The Veterans’ Review Board has recently introduced an Alternative Dispute Resolution Program to put the veteran at the centre of the appeal process and resolve cases as quickly as possible without the need for a formal hearing.  The Board provides active assistance to veterans, both represented and unrepresented, to achieve an acceptable outcome.  Further, the Board offers training and support to educate and inform representatives.

Advocacy is an essential part of a modern service that is able to meet the wide range of veterans’ needs.  A more professionalised service model will, in turn, allow veterans to focus on their rehabilitation and civilian life. 

Scope

In response to the recommendations outlined above, the Department has committed to undertaking this Scoping Study to examine the:

  • range of advocacy and welfare services currently provided by both volunteer and paid professionals from the ex-service community, government and the legal sector;
  • current challenges and barriers in accessing entitlements and services and the impact they have on veterans’ wellbeing;
  • needs of different veteran cohorts for professionalised advocacy support and the potential benefits to each cohort;
  • different models for professionalised advocacy both within Australia and overseas to determine the most suitable model so veterans have:
    • a sustainable, consistent and reliable advocacy service which is scalable based on demand;
    • an efficient and effective service to assist them to access their entitlements so they can focus on more important things, such as rehabilitation and their civilian life;
    • a level of service which, at a minimum, is comparable in quality and value with other cohorts accessing government entitlements;
    • a service based on their needs, irrespective of age, and which adequately protects their interests; and
    • access to advice on why their claim was unsuccessful and options for appeals;
  • governance and quality frameworks available to deliver performance driven professionalised advocacy and service models, including recommending the most appropriate frameworks and any partnerships required to achieve this outcome;
  • roles and responsibilities of traditional, new and emerging stakeholders within the veterans’ advocacy sector as it stands and under any future model, articulating the value and contribution of those roles and responsibilities in professionalising veterans’ advocacy;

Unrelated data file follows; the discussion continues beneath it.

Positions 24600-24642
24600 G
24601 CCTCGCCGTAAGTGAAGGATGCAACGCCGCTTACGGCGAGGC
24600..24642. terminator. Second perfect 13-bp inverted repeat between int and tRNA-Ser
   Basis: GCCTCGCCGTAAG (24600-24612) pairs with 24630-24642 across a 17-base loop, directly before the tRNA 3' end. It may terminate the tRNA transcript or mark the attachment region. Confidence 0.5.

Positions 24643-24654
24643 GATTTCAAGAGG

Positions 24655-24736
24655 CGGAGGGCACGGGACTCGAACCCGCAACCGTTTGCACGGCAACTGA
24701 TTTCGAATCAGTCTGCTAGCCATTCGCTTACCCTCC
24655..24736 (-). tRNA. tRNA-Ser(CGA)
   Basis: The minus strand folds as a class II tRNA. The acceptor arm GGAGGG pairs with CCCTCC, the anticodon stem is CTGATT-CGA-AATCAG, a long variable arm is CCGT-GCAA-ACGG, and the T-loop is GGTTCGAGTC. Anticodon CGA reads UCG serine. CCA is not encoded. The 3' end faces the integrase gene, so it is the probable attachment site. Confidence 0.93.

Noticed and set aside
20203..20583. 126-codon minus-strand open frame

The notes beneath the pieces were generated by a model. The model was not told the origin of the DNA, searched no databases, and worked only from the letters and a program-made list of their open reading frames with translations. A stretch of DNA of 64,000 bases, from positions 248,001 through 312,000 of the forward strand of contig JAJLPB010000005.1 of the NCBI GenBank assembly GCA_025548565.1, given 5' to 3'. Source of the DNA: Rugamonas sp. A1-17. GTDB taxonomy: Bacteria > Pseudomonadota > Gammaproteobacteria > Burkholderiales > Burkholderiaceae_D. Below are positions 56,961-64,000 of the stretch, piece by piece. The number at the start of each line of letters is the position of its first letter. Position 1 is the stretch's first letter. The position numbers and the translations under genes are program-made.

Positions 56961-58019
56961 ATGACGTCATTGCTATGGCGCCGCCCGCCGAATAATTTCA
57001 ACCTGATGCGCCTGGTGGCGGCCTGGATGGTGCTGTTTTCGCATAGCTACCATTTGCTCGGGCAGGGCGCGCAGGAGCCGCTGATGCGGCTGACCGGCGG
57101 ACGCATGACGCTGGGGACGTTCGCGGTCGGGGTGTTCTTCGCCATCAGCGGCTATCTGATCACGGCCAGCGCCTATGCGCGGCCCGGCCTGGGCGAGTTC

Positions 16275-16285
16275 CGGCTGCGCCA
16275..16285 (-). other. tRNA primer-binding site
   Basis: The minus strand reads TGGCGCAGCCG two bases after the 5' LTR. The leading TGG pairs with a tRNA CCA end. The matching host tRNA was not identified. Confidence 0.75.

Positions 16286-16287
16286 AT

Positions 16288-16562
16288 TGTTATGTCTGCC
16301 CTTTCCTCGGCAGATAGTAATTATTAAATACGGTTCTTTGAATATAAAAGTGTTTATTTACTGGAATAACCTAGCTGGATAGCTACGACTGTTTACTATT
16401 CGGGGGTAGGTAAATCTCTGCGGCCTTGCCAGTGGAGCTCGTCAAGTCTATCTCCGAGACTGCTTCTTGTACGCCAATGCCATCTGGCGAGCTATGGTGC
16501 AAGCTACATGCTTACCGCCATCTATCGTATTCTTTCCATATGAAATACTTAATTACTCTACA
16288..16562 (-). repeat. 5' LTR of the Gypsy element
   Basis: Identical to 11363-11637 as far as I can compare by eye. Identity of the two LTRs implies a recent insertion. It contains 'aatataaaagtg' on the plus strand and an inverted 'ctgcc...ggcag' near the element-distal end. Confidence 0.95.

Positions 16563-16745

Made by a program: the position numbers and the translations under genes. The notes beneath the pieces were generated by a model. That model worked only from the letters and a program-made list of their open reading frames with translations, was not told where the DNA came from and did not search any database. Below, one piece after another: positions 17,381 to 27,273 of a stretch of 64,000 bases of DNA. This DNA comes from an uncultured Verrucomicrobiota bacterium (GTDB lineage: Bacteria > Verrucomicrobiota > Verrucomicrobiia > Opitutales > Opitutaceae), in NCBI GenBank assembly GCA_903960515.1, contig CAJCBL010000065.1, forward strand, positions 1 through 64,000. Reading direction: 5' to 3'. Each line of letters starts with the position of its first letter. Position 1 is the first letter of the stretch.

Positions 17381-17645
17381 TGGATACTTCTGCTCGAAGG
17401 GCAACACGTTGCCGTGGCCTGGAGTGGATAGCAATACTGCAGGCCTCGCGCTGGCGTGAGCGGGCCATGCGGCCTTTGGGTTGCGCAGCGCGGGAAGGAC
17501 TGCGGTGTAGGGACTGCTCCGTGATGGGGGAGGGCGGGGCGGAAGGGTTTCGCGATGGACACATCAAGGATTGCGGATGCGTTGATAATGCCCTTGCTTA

• costings for all models considered; and
  • timeframes and strategy for implementation, including: key milestones, risks, change management and transitional considerations.

Approach

The Study will be led by Mr Robert Cornall AO.

Ex-service organisations and their existing volunteer workforce have provided a great service to Australian veterans over many years.  The ex-service, veteran and Australian Defence Force communities will be widely consulted as an integral part of this Study.  In particular, younger veterans, female veterans and veterans’ families, who have emerging needs, will be co-contributors to the Scoping Study through consultation and gathering information about user experience.

The Study will incorporate various forms of research and include the views of relevant policy and technical stakeholders (here and overseas), including consultation with the veteran community and appeal bodies, including the Veterans’ Review Board and the Administrative Appeals Tribunal. It will also include new stakeholders from the legal, community, health and disability sectors.

Timeframe

The Study commenced in April 2018 and will be completed by December 2018.  Public submissions will be accepted until mid-2018.

Outcome

A report complete with its evaluations and recommendations will be submitted to Government at the end of the year.

 

[1] VMRT Joint Communique at http://minister.dva.gov.au/media_releases/2017/nov/joint_vmm.htm